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Tamil Nadu CM urges Modi to withdraw Electricity Bill

The Tamil Nadu government has objected to The Electricity (Amendment) Bill, 2014 and asked the Centre to withdraw it immediately. The state has claimed that draft amendments, which seek to bring significant changes in the existing Electricity Act, were done without taking state governments into confidence or getting their approval.

The Electricity (Amendment) Bill, 2014 was introduced in the Lok Sabha on December 19. 

Tamil Nadu Chief Minister O Paneerselvam said that by separating carriage and content in the distribution sector, this Bill will make all power utilities in the public sector unviable.

He also alleged that the Bill seeks to give unbridled access to private players to supply power to consumers and enables them to use the current distribution network of the public sector power companies.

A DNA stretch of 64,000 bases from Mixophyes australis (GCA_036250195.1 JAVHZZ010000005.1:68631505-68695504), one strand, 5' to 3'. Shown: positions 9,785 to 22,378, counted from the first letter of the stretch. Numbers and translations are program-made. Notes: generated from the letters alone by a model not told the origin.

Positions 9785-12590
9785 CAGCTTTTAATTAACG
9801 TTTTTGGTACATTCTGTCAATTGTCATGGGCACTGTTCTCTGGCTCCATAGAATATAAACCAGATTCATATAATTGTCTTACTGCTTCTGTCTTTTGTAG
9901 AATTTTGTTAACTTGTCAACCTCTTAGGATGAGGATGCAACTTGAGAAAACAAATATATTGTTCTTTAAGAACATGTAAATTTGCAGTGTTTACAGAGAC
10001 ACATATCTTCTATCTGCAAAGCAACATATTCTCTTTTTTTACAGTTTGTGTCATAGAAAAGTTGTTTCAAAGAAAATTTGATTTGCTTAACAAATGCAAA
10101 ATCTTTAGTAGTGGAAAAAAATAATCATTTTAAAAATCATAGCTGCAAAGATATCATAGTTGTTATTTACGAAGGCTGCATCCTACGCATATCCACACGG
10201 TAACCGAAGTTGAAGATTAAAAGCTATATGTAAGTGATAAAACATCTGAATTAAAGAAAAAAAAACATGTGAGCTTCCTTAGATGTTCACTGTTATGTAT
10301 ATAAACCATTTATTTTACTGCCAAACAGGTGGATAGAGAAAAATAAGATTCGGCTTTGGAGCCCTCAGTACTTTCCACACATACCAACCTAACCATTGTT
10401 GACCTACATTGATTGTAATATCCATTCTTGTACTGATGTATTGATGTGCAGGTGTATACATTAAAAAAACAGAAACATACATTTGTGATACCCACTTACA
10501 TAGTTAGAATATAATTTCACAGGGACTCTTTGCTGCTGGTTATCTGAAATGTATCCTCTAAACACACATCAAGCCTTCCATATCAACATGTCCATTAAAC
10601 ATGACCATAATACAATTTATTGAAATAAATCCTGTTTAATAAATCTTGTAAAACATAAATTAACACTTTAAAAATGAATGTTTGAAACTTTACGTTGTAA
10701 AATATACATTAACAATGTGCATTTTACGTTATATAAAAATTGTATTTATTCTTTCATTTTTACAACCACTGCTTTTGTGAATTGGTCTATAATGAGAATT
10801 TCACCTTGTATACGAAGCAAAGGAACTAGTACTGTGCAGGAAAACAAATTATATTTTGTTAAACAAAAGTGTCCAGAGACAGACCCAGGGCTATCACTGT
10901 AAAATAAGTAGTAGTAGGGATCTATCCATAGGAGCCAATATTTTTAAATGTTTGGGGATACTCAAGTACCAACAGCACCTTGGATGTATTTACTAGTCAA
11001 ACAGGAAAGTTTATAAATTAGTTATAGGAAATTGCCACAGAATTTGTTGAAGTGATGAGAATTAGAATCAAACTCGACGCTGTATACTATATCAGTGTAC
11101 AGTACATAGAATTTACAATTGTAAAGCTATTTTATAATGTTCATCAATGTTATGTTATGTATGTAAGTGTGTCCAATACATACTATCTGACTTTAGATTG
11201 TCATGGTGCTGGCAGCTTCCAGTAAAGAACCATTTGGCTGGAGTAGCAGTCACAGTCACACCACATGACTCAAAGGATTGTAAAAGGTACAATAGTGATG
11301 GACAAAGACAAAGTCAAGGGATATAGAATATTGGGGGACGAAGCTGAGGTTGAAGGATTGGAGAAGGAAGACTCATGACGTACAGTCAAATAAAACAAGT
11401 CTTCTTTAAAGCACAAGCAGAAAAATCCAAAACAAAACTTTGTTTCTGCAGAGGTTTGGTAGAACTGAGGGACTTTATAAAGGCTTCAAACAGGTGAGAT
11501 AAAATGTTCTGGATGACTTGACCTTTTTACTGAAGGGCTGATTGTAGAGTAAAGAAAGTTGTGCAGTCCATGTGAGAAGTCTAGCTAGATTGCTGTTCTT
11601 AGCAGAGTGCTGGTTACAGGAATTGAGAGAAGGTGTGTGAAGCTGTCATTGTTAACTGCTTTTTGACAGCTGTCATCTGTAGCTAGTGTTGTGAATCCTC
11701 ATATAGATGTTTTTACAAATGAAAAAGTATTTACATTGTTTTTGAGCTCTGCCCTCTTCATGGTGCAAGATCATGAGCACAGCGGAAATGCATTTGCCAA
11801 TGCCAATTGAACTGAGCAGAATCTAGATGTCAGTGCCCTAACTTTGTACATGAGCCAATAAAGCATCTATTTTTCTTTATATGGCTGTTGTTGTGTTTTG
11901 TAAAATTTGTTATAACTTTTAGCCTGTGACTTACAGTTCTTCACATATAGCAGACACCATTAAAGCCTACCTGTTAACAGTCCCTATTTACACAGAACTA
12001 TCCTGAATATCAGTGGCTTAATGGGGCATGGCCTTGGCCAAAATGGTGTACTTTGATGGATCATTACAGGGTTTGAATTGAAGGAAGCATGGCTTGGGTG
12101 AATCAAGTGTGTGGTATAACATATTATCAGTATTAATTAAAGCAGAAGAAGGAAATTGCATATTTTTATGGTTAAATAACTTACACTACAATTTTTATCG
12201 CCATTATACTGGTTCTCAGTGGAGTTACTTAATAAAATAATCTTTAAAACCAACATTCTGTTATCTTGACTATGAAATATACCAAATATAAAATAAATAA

“Without any investment in the distribution network or any responsibility to maintain the network, the proposed supply licensees would be able to access all the high value customers in commercially viable areas, amounting to cherry picking without any social obligations, while the State public sector power utilities would only be left with the obligation of power supply to subsidised categories of consumers. This will make the State public sector power distribution companies further financially sick,” Paneerselvam said in a letter to Prime Minister Narendra Modi. 

In his letter, the chief minister said a skewed amendment to the Act, without any proper consultation with state governments at the appropriate level, and without considering their views, is “against the federal spirit of the Indian Constitution and co-operative federalism which you have been espousing”. 

He urged the Centre to withdraw the Bill till a proper discussion and debate on the consequences of such amendments are considered by convening a meeting of chief ministers.

Paneerselvam had earlier also objected to a Constitutional Amendments Bill that seeks to pave the way for introduction of a nationwide Goods and Services Tax (GST), saying states’ objections must be addressed before enacting the law. 

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